By LA Weekly
By Henry Rollins
By Weekly Photographers
By Shea Serrano
By Nate "Igor" Smith
By Dan Weiss
By Erica E. Phillips
By Kai Flanders
"I wanna play defense," Brad Eberhard, Wounded Lion singer and one of the band's multi-instrumentalists, once told me. If he had to force out an album in 30 days, he'd sit in front of a sitcom every night with a paw on the guitar, just playing around.
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A former art teacher, a current "painter's painter" (as described in this very paper) and (a long time ago) a kid who grew up in the Orange County suburbs listening to Rodney on the ROQ, he is an admirably courageous absorber, long able to let the insanity of the modern perceptional experience settle into his mind. ("You could study the second half of the 20th century by what choices Penguin Books makes for Day of the Triffids covers," he says.)
When everything he absorbs finally worms its way out, it's a song or at least a good, dark joke. As Kurt Vonnegut once wrote, looking at the semitrucks that said PYRAMID in huge letters on the side: "[A] child would suppose that the message was terrifically important, since somebody had gone to the trouble of writing it in letters so big."
So that's Wounded Lion — trying to figure out what's important and what's merely real big, all in the guise of what Eberhard calls a "pretty normal loud fuckin' rock band."
Normal? "Guitars, bass, drums, lyrics, chorus," he explains. So, normal equipment. Four chords, four lyrics, two minutes. If they don't have it down to a science, they have it down to an art, with big slapstick riffs and cut-up lyrics that express the spirit of Plato's "Allegory of the Cave" in the language of a rock & roll caveman.
On "Carol Cloud," a song so nice they released it twice: "If you looked inside, what would you find?" Eberhard asks. "Not talking 'bout your body, baby. ..." You can guess the rhyme. And then the guitar starts to growl and hunch; it's like watching a stop-motion-animation monster beginning to move. Eventually it knocks the whole song to pieces. It's very satisfying if you are the kind of person who likes it when the monster gets to win.
"I'm always afraid," says Lion multi-instrumentalist Jon Ohnuki, "that people think we're trying to be funny or goofy, and there's an element of that. But there's a very powerful component that's very important ... something kinda sublime or transcendent in singing, 'I think it's hungry!' over and over again! With Brad's lyrics, if you're looking, you'll see these little edges. Like, 'We're not trying to tell you what to think. But we are trying to work some stuff out.' "
At their best, Lion take punk to its densest minimum. It's not "minimal," where the parts that make up the songs are so distant and dim you're listening mostly to the space between, but "minimum" in the way a mechanical engineer thinks of as elegance. Lion songs are pure; they have what Eberhard calls "few moving parts," which means there's very little left to go wrong. Like an AK-47?
"Exactly," Eberhard agrees. "Or what about an obsidian dagger? Like in museums. Handmade and effective. You see all the marks — of where it was made sharper."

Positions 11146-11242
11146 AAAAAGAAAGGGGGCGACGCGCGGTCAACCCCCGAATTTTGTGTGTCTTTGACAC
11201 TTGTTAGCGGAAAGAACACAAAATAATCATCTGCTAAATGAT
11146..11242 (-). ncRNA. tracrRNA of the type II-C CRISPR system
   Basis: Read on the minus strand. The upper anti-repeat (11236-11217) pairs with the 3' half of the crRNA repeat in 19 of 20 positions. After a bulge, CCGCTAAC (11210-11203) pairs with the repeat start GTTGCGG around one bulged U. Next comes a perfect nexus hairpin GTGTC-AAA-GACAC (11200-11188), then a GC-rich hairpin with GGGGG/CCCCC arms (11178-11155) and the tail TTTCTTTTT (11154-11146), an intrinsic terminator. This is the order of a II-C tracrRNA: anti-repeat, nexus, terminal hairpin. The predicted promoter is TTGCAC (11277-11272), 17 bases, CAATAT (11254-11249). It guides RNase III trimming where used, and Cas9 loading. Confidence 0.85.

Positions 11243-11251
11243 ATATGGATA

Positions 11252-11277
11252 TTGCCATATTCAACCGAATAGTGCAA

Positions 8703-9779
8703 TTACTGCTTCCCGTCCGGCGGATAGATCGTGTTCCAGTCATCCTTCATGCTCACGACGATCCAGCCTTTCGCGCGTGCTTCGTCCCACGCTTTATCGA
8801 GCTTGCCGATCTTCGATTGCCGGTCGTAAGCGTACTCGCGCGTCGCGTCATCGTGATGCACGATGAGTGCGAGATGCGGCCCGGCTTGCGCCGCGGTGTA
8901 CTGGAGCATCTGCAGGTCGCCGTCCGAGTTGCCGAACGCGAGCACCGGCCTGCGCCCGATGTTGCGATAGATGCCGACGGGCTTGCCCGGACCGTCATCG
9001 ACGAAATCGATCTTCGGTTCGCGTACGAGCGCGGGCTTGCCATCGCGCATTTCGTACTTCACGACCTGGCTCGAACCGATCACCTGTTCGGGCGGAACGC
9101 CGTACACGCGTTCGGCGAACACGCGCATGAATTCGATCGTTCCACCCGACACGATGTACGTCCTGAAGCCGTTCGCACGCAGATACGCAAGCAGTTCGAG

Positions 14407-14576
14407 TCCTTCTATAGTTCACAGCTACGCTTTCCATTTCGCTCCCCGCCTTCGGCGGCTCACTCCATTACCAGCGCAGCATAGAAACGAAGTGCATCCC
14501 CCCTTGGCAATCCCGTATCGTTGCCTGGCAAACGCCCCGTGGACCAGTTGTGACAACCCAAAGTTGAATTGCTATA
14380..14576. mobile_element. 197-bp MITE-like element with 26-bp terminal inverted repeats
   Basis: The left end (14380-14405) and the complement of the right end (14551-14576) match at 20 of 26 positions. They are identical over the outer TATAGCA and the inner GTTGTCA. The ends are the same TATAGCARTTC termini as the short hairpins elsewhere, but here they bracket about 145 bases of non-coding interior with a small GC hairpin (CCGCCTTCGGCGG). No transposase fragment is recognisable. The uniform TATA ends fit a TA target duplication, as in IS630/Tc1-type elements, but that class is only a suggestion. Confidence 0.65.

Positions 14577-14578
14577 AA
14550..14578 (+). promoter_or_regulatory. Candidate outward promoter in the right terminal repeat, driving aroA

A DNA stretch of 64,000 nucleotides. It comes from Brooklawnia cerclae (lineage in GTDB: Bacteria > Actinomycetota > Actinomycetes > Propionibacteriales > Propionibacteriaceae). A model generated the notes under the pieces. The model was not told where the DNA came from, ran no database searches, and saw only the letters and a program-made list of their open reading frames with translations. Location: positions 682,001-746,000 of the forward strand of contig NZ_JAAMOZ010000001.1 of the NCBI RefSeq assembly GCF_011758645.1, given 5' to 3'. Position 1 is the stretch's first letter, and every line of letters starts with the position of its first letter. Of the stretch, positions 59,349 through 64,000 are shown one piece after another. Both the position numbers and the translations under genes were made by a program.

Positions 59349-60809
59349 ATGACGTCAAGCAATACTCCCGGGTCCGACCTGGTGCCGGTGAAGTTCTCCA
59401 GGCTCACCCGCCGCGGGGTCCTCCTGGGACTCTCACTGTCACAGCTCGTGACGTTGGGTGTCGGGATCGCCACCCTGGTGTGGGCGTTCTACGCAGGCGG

There are five members of Wounded Lion now: Eberhard, Ohnuki, Shant, Raffi Kalenderian and Monty Buckles. Among them, they swap and flip instruments and count three pairs of glasses, two painters of considerable global acclaim, one guy this very paper called a "token hottie" (Enjoy, Shant!), and several hundred (if not thousand) records made by people who knew two sides of a 45 might be all the time they ever had to prove they once lived upon this Earth.
Ohnuki was Eberhard's roommate at Oxy way back when; he remembers playing Clash and Ramones songs together but being "baffled" by some of Eberhard's '60s garage collection. And he also remembers what he calls a taste of things to come: "There was an 'open university' thing, where you could teach a class on anything you wanted to. So we offered a class on noisemaking. We took some amps and other equipment into the quad and only one person showed up — a friend of ours who happened to be walking by."
But this isn't an underdog thing — that's actually a different animal. Writer Robert Gordon came to peace with that kind of haphazard turnout when he wrote, "If people need to find this band, they will."
And they do — people who like to connect the weird, occluded, sometimes-accidental moments of philosophic value in the forgotten and willfully discarded and Philip K. Dick's "rubble and trash of TV commercials and vulgar ads in general."
The Cramps were musicologists on par with the Smithsonian's Lomaxes; they did it all at thrift stores. One man's garbage, another man's genre. Before this became punk, it was just made by punks. These are old tricks to give form to old worries.
"What's it mean to make proto-punk in 2010? Versus 1974? That's a good question," Eberhard says. "I don't have a tidy answer necessarily. I encounter this as a painter. Painting is a very old technology, and within the art world, painting is considered too old or passé or not avant-garde. I don't know if it's self-incriminating, but sex and eating and sleeping — none of that is avant-garde or new, but it's all really rich and important. Human-condition stuff. I don't know if that makes me sound dumb. Rather than making art, we're making food? But that's the social utility of the Lion.
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